Knight Commission on Information Needs of Communities

Earlier this week I wrote to the Deliberate discussion list and asked where the librarians were in the work being done by the Knight Commission on the information needs of communities in a democracy. I was happily proven wrong. Libraries are represented by TWO outstanding individuals. YEAH!

The commission met at Google earlier this week and a couple of people I know or follow on Twitter attended. Chris O’Brien, technology writer for the San Jose Mercury News attended and posted a blog about the meeting. He writes about how the constant onslaught of information makes it difficult to determine the accuracy of information. How do communities decide what information and what sources to trust? (hmm, sounds like an information literacy issue.) He poses two possible solutions.

One is to tap into the power of crowds to evaluate and rate the sources. He cites where news stories are evaluate by people who, over time build up a reputation and become trusted sources. In other words individuals rate news articles and other individuals rate the rating. Stories are rated based on: Recommendations, accuracy, balance, context, evidence, fairness, importance, information, sources, style, and trust.

The other possible solution he cites is to form intermediaries or editors that can establish themselves as “trust advisers” to people online. Hey, that sounds like a job for an information professional (i.e., librarian!) I told Chris that I was posting his story to the students in my UIUC Library and Info Sciences class, Community Engagement.

I’d love to see some librarians comment on his blog. See link to article below.

O’Brien: Communities need help finding information on the Web they can trust


One thought on “Knight Commission on Information Needs of Communities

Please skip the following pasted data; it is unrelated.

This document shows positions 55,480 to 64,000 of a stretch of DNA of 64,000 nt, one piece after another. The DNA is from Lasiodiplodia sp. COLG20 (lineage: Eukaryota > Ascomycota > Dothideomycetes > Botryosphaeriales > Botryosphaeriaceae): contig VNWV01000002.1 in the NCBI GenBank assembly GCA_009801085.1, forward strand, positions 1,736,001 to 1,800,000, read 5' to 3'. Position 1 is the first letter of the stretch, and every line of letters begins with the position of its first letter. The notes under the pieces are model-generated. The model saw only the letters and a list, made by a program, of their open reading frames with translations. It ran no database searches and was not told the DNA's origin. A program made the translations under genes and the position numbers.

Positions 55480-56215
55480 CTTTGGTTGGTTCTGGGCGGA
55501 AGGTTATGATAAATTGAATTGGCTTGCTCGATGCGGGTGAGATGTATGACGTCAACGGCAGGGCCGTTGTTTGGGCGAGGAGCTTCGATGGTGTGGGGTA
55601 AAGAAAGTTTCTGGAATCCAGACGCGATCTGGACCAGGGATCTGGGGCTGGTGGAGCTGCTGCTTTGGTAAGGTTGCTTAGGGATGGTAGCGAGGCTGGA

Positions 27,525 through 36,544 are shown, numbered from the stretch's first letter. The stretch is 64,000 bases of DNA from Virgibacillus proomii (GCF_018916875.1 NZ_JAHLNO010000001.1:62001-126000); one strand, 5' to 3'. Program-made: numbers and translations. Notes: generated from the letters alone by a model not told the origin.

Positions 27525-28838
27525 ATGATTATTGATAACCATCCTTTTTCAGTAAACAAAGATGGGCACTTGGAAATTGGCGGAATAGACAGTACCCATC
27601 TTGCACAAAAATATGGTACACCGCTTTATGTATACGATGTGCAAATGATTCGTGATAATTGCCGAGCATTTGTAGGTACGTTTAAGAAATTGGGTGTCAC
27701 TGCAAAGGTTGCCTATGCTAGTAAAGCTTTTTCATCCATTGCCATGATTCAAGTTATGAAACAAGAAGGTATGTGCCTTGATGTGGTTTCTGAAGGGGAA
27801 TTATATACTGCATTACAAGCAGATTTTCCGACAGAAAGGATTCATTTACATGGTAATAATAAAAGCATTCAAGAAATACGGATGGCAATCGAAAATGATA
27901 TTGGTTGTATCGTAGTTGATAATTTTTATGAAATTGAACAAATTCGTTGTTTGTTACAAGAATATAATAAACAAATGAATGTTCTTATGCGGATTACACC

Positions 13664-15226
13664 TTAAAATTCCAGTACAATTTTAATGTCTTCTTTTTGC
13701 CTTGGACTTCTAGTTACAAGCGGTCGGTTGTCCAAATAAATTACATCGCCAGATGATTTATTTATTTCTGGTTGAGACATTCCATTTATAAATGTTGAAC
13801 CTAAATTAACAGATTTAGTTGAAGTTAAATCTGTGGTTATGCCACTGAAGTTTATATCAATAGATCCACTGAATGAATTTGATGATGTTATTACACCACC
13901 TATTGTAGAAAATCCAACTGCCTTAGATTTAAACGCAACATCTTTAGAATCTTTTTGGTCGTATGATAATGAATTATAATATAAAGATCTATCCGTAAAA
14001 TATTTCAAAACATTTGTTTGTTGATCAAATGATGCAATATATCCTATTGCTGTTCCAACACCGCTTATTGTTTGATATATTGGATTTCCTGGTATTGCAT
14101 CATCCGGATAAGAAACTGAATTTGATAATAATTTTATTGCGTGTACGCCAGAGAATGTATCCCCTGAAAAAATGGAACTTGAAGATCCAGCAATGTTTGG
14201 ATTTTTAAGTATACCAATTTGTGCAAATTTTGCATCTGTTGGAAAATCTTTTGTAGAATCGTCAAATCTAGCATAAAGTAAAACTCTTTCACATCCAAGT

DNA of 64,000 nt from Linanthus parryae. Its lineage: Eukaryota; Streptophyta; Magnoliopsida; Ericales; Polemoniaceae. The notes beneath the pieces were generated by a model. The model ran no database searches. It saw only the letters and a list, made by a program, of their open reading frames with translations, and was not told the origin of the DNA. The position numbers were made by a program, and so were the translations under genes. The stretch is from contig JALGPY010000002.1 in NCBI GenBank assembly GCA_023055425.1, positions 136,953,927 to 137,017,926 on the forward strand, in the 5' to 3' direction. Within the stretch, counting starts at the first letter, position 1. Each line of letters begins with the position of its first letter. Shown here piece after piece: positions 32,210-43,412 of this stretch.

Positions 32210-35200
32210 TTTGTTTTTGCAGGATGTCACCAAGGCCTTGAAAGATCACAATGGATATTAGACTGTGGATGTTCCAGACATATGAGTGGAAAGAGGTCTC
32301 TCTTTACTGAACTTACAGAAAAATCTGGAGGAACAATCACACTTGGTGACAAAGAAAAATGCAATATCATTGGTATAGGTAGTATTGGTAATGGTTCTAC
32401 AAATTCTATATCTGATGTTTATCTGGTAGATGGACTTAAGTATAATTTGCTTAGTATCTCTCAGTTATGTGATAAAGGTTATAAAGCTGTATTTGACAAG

1. Amy Gahran

    Hi, Taylor

    I’m glad to see that ALA is talking about how to enhance civic engagement. Yes, librarians definitely should be in on this discussion! You have much to offer!

    I’ve recently gotten involved with an intriguing public discussion on the topic of how civic info and media can help communities and enhance civic engagement. It started in the comment thread to this Knight Commission post, where I challenged the Commission’s choice to focus only on communities defined by local geography. Knight Foundation president Alberto Ibargüen responded there with a very thoughtful comment supporting this choice of focus.

    While I agree that local is one very important way to define communities of civic significance, I remain concerned that the Commission’s choice to only look at geographically defined communities could miss some important parts of the big picture for how we could improve civic info, media, and engagement.

    This discussion has given me much to ponder. So today on my weblog I’ve posted the first installment in a short series about how all things civic could be made to mesh more comfortably with human nature:

    Being a Citizen Shouldn’t Be So Hard! Part 1: Human Nature
    – Alternate link:

    I’ll be publishing the other 3 installments over the next few days.

    My goal with this series is to engage various communities in helping me strengthen and streamline this information so I can submit it to the Knight Commission in a useful format to support their deliberations in a way that would eventually benefit *all* kinds of communities of civic significance.

    I mention my series here because I value the expertise and perspective of librarians, and I would sincerely appreciate some input from librarians on this topic. So if you or your colleagues have a chance, I’d love it if you could check out my series and comment with your thoughts.

    Thanks much, and I’ll continue reading this blog.

    – Amy Gahran

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